It was ruled by Shah Ali bin Gazim. A fairly conservative Islamic country, women were compelled to wear veils when in public and could be in a polygamous marriage with a man and up to three other women. The country was in a period of transition from an agrarian society to an industrial one. This transition was paid for by its county's oil reserves, which were seemingly destined to run out in about thirty years. Diplomatically, it wished, under bin Gazim's rule, to be officially neutral in the global struggle for its oil reserves, preferring to let market economics, and not geopolitics, determine its oil prices. This policy had, however, earned its leader enemies, including the country's own prime minister, Hassam. (Jaime and the King)
- The name of this country may derive from El Alamein, a city in Egypt well remembered as the stie of the most crucial battle of the North African campaign of World War II.
- The critical information for speculating on the location of Almain is Oscar Goldman's comment that Almain is a Persian Gulf nation.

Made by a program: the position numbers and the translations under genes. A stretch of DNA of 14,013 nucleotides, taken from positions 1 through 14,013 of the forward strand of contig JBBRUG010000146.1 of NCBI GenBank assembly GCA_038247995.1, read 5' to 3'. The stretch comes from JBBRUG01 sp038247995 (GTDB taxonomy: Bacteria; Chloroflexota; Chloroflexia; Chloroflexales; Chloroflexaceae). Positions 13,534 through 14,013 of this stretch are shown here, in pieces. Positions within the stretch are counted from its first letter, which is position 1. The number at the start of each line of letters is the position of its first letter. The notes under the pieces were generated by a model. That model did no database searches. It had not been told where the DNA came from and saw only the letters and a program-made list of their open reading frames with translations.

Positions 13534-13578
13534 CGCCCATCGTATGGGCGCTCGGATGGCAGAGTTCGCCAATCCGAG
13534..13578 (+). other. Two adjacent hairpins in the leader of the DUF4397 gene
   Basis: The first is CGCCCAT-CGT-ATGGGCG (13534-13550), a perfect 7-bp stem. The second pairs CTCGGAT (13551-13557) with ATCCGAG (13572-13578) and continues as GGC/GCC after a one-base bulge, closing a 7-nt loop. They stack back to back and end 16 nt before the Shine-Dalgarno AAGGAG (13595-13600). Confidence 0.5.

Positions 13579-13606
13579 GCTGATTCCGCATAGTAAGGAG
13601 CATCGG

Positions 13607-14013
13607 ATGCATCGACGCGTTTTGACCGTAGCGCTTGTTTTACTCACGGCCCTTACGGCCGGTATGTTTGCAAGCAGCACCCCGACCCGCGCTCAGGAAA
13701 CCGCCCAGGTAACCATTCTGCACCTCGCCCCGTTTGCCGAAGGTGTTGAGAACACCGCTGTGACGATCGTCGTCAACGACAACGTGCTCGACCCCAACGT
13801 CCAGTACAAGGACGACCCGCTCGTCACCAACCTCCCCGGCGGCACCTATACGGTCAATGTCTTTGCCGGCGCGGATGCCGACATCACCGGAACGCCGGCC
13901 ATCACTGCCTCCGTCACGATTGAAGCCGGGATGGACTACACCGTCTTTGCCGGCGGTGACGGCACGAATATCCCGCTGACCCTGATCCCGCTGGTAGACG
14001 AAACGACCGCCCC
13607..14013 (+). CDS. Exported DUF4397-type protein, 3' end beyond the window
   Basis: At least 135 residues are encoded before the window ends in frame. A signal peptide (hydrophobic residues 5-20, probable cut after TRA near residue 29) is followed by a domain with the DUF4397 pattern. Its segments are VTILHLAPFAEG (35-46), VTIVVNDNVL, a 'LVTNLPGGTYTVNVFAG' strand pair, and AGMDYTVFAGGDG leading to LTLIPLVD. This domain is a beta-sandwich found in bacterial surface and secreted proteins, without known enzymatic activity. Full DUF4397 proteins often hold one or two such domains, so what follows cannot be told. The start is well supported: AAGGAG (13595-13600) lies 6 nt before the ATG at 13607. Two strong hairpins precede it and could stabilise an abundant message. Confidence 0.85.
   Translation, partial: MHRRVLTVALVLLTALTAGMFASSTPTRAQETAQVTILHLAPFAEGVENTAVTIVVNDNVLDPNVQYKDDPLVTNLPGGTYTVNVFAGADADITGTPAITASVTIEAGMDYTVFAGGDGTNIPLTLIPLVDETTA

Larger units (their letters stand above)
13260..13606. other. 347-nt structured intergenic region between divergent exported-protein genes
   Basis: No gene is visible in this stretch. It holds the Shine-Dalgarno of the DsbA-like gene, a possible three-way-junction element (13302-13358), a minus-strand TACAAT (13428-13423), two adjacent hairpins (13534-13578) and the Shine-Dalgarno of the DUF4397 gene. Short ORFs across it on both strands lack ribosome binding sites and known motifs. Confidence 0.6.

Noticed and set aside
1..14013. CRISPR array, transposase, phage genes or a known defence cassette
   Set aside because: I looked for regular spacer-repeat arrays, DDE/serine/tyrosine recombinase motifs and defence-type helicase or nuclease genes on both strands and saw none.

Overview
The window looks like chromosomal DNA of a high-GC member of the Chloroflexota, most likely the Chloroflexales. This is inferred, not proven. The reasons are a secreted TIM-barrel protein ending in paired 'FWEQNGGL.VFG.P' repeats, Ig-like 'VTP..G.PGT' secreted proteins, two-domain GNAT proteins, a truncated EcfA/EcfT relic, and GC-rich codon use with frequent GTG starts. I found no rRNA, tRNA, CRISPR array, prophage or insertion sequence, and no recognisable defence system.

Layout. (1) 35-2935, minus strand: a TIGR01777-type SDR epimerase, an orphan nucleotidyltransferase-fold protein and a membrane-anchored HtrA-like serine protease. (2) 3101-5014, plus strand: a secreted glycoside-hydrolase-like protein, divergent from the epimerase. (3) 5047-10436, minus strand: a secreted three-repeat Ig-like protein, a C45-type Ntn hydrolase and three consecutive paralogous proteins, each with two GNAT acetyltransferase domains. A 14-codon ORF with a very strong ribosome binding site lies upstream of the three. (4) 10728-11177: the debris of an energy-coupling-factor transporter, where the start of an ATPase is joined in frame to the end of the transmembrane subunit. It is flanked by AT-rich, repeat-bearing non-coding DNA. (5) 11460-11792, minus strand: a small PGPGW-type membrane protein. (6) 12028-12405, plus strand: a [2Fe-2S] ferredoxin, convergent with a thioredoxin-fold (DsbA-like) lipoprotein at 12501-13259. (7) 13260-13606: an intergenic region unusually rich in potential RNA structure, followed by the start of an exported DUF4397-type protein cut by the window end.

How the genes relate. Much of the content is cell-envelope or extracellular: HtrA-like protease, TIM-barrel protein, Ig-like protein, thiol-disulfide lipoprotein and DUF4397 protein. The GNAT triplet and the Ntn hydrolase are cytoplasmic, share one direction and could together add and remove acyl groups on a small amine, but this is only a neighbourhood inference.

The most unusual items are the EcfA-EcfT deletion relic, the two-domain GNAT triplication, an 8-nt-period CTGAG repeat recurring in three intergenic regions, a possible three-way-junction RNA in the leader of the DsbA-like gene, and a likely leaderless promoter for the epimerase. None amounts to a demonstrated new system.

- Almain is also idenitified as an oil producing country. It would therefore be analgous to nations such as Kuwait, Bahrain, Oman, Qatar, Saudi Arabia, and United Arab Emirates.
- A probable location for Almain would be part of the region that was once known as the Saudi-Kuwait Neutral Zone, or Divided Zone. This would account for Almain's great wealth since this region contains the highly productive Burgan Oil Field.
- On Dec. 2, 1922, the Uqair Convention established the Divided Zone. In July of 1965, the governments of Saudi Arabia and Kuwait agreed on the partioning of the zone. This partioning was ratified in January 1970.
- Assuming an alternate history that diverges from the real world, the part of the the Neutral Zone that was claimed by Saudi Arabia could have broken away and established independence at any point from 1922. This could account for the unique politics of bin Gazim and his family.